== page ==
And the LA Weekly says
“You could consider Europa Editions...as a kind of book club for Americans who thirst after exciting foreign fiction.”
Monologue topics: blurbs, bullshit, Jim Carroll, Leonardo DiCaprio, Mark Wahlberg, The Pussy Posse, the grandeur of delusions.
Kendra Grant Malone is the guest. She is the author of two poetry collections, Everything is Quiet (Scrambler Books) and Morocco (Dark Sky Books), the second of which she co-wrote with Matthew Savoca.
Blake Butler says
"Kendra Grant Malone contains several hundred people. Likewise, her words seem to protect several hundred other words beneath their giddy, precise calm. Here is a mother and a voyeur and a pervert and a magick-making child, somewhere between them all your brand new old friend, teeming with such heat. Here is language more honest than I could ever be. I suggest you keep it close, warm. I suggest you keep an eye, as if this book had human hands beyond its gorgeous shoulders it would tickle you to death; it would hump your funny tired body, then eat your head for what you’ve seen."
And Ben Greenman says
"Any book that thanks ‘vodka, cocaine, and Citalopram, for making mood swings bearable and this book possible’ is likely to a strong sense of its own identity, or identities, and Kendra Grant Malone’s Everything is Quiet certainly does. Strong: her use of language, her voice, her commitment to getting it right, even as she’s describing how she frequently gets it wrong. Sense: a good ear, a good eye, an intimate acquaintance with bodies and what (and who) they do. These fifty sexy, thoughtful, and sometimes pained poems do right by sex, love, and sometimes pain, not to mention menstrual blood, greasy hair, funny faces, and watering eyes."
Monologue topics: bachelor parties, relief, contradiction, antisocial behavior, strip clubs, Wrangler jeans, fly-fishing.
John Irving says
"Red Moon is a serious, politically symbolic novel—a literary novel about lycanthropes. If George Orwell had imagined a future where the werewolf population had grown to the degree that they were colonized and drugged, this terrifying novel might be it."
And Library Journal, in a starred review, raves
"This literary thriller by an award-winning young writer will excite fans of modern horror who enjoy a large canvas and a history to go with their bloody action. . . . Fans of Max Brooks's zombies and Justin Cronin's vampires will enjoy the dramatic breadth of Percy's tale of werewolves."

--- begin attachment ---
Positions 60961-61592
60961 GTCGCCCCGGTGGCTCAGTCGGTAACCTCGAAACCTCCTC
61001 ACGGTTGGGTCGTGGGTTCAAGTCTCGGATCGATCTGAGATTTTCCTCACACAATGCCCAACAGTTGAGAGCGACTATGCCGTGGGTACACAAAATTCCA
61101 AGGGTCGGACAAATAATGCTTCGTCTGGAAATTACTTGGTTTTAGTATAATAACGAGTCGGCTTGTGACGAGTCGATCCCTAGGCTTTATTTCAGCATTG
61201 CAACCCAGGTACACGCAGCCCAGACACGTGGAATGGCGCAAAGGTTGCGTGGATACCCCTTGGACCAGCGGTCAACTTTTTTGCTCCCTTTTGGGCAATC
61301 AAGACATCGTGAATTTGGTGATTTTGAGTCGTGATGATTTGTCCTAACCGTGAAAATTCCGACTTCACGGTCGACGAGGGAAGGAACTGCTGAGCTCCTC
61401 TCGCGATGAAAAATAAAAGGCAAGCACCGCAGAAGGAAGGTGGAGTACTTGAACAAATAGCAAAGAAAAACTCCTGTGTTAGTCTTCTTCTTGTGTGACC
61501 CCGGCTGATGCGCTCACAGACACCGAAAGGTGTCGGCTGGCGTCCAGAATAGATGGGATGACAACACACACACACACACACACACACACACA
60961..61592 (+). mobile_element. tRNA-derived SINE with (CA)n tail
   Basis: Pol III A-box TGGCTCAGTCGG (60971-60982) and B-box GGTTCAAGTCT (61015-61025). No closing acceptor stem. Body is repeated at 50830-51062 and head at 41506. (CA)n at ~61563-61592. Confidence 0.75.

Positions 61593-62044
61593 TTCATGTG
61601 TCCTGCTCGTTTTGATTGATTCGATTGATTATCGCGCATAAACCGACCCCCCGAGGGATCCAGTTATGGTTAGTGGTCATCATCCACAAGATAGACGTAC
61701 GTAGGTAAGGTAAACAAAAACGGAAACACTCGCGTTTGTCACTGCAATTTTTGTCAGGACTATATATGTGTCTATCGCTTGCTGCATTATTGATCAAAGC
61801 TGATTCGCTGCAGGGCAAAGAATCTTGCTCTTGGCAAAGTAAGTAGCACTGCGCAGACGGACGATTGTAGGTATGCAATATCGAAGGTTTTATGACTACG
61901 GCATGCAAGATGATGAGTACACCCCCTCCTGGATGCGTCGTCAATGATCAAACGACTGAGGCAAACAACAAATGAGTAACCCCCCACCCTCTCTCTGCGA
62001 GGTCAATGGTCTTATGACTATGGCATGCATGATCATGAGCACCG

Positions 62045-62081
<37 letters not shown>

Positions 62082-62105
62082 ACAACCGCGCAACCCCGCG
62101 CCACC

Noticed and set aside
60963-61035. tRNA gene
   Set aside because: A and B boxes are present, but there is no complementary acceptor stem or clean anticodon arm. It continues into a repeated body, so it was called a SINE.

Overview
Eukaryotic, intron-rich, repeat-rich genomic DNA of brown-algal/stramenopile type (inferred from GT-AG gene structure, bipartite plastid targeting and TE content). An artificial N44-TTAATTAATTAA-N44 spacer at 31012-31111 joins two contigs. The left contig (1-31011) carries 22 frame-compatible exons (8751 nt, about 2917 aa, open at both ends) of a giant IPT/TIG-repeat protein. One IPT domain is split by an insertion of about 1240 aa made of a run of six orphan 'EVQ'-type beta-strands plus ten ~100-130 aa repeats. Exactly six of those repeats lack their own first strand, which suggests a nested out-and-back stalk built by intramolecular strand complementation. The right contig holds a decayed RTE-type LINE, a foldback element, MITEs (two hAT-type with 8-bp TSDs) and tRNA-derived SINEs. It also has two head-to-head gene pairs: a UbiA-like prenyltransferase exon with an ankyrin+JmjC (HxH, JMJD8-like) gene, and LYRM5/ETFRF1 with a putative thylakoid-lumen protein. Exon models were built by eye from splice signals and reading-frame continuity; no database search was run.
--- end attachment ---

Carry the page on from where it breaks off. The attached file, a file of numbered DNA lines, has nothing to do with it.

Monologue topics: the Internet, blackouts, addiction, meditation, masturbation, my mother.
Anna Stothard is the guest. Her novel The Pink Hotel is now available in the United States from Picador. And her latest effort, a novel called The Art of Leaving, is just out in the UK from Alma Books.
The New York Times calls The Pink Hotel
“Stylish… captures an outsider’s gape at sun-drenched Los Angeles.”
And Davy Rothbart raves
"The Pink Hotel is mysterious, lyrical, and utterly absorbing, by turns funny and forlorn. [Stothard's] writing bristles with sexiness and suspense, love, loss, and longing. This is the best book I’ve read in years.”
Monologue topics: stopping, vistas, nature, personal space, park benches, eating on airplanes, Reese Witherspoon.
HTML Giant says:
"There is nothing on the back cover. A wall of black staring at you. No pull quotes or blurbs, and by the second page you realize why: because the book speaks for itself....I read this tiny book in one sitting in a coffee shop amazed by its power and had to go indoors to drown out the outside world to reread it and devour it properly....Early frontrunner for best book I’ve read this year, certainly the most memorable. I can’t remember reading anything quite like Solip....Solip is a twitter account from hell, a deranged patient babbling on a shrink’s couch....Concise yet brimming with ideas and thoughts and lists and fragments and run-ons and then it’s over and you’re left wondering what the fuck happened."
Monologue topics: fiction, nonfiction, my novel, paralysis, creative quandaries, Errol Morris, Baltimore, The Black Guerilla Family, prison corruption.
The library was recently featured in the New York Times:
"Matt Nelson, a graduate student in creative writing at Queens College and one of the library’s two founders, explained the origins of the place, which is meant to serve as a reading room and gathering spot in addition to book lender. Mr. Nelson and Jacob Perkins, both 26, started the library in February, inspired in part by Pilot Books, a bookstore in Mr. Nelson’s hometown, Seattle, that carried volumes by independent publishers, and which closed in 2011.
"Mellow Pages also specializes in those more arcane titles. Without the advertising budgets of major houses, the smaller presses have more difficulty finding readers, Mr. Nelson said, and the idea behind the library was to form a community of people who could share books that were not easy to find elsewhere."
Monologue topics: voicemails, Spencer Madsen, Skype, my voice, cheese, New York City.